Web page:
"All the people who say there was no Temple of Solomon in Jerusalem have a problem," said Garfinkel. "David and Solomon didn't invent a new architecture. They took existing forms. And that's what we see here."
The professor was careful to distance himself from the often acrimonious disputes in Israel's archaeological community. His background is the Neolithic rather than the Iron Age, he emphasized. Prior to digging at Khirbet Qeiyafa, he had no preconceived opinions about the question of the nature of David and Solomon's kingdom, he said. What tipped his theory, he said was the Carbon-14 dating of five olive pits found at the site. The analysis, done at Oxford University in Britain in 2008, revealed a time frame ranging from 1020 to 980 BCE -- corresponding to the biblical account of David.
Garfinkel identifies Khirbet Qeiyafa -- which extends over 2.3 hectares -- with David's city of Sha'arayim. Taking a middle position between the minimalists who question if David existed and the maximalists who argue his empire stretched from the Nile to the Euphrates rivers, Garfinkel says the much-mythologized kingdom encompassed the Shephala lowlands near the site as well as highlands around Hebron and Jerusalem.
No evidence of pigs was found among the debris of sheep, cattle and goat bones at Khirbet Qeiyafa, he said, suggesting the city did not belong to the Israelites' arch-enemy, the Philistines. Similarly the pottery found there was different than the shards found in Philistia. Nor were any figurines or human depictions found there, perhaps reflecting the fourth of the Ten Commandments against making graven images.
More crucial in Garfinkel's identification were the fortifications. The stone ramparts, which still stand to a height of two to three meters and have a circumference of 700 meters, consist of a casemate wall -- that is, an exterior wall, a hollow space and then a second wall. In places, houses abut the casemate -- an urban design typical to cities in Judah at the time but not found in the five Philistine cities of Gaza, Ashkelon, Ashdod, Gat and Ekron.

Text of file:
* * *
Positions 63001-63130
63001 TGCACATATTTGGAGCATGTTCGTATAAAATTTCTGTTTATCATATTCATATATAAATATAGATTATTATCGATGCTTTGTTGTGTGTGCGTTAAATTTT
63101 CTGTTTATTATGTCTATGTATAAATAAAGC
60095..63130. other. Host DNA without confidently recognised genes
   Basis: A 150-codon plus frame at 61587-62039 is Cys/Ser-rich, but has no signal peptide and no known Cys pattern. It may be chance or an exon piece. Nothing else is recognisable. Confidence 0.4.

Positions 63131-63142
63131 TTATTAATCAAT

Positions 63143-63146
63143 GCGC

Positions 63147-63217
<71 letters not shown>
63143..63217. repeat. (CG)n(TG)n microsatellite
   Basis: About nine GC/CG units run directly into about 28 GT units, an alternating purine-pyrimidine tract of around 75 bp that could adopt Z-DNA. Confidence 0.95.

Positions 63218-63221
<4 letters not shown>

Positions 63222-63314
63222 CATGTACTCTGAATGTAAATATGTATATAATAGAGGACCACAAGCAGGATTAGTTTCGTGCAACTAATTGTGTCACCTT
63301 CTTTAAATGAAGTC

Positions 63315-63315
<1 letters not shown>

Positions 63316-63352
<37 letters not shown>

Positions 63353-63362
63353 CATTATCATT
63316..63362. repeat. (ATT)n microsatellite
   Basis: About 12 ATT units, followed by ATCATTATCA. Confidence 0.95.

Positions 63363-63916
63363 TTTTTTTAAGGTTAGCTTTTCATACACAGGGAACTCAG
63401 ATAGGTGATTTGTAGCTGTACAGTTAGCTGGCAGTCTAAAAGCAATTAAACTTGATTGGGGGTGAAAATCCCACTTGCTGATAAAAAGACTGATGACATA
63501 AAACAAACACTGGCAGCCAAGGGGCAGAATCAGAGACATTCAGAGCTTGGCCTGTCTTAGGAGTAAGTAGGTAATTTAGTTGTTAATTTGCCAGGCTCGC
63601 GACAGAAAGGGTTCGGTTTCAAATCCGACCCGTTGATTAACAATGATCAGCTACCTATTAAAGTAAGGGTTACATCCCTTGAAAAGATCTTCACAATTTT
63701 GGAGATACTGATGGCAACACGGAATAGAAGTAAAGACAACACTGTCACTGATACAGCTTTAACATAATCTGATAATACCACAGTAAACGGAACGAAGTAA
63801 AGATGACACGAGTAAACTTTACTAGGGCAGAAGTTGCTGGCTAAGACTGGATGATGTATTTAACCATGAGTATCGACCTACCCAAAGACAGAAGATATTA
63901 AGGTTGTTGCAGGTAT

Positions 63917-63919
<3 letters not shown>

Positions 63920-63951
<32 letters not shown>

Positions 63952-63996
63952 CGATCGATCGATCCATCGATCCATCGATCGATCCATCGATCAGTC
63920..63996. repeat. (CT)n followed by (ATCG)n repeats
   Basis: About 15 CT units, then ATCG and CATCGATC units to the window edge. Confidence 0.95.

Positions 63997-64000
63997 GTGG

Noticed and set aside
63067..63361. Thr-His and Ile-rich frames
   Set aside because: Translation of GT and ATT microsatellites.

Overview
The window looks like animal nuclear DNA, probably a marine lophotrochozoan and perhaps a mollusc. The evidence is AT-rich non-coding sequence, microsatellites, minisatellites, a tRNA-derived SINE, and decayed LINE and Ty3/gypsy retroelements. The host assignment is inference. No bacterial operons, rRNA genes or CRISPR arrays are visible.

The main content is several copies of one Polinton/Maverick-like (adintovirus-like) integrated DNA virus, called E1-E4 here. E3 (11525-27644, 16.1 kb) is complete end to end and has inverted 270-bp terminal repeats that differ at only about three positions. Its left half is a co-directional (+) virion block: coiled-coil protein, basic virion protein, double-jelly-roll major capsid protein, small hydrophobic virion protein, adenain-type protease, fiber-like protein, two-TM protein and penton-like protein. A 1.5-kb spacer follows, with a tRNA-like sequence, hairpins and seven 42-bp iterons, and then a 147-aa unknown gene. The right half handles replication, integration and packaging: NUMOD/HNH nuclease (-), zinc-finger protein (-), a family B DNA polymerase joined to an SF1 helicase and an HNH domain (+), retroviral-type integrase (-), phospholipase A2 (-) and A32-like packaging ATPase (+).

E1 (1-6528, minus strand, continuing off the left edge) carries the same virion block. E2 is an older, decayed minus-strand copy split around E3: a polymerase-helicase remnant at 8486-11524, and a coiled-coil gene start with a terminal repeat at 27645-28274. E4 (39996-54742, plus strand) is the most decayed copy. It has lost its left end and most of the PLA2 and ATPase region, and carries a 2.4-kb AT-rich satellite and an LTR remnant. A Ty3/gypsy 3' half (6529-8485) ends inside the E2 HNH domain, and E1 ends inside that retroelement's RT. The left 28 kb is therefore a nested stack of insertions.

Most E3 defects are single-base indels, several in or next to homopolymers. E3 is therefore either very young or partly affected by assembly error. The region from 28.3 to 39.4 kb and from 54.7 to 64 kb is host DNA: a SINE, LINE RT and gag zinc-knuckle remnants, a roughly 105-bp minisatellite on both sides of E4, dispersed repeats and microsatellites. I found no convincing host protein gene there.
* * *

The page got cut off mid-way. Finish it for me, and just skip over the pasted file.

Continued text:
What makes Khirbet Qeiyafa unique as an Iron Age site, said Garfinkel, was the discovery of two gates, whence his identification with Sha'arayim -- which means "two gates" in Hebrew.
What of the future of Khirbet Qeiyafa, after Garfinkel finishes excavating there in 2013?
"Our dream is that the site will be accessible to the public," he said. "Whether it will be the National Park Authority or the Jewish National Fund, I don't know."
But Saar Ganor was more specific about the Israel Antiquities Authority's plans.
Pointing to several construction cranes on a nearby hill, the IAA archaeologist said that city of Ramat Beit Shemesh is zoned to expand to encompass Khirbet Qeiyafa on three sides. The IAA is hoping to push back those future boundaries so as to allow room to preserve the site.
It's a question of funding, he said. "When you finish [excavating], you have to either cover it or develop it."
Khirbet Qeiyafa's immediate future may be to be filled in by a backhoe pending its ultimate preservation.
Gil Zohar writes regularly for Travelujah-Holy Land Tours, the leading Christian social network focused on travel to the Holy Land. People can learn, plan and share their Holy Land tour and travel experiences on Travelujah.
Publication date: May 14, 2012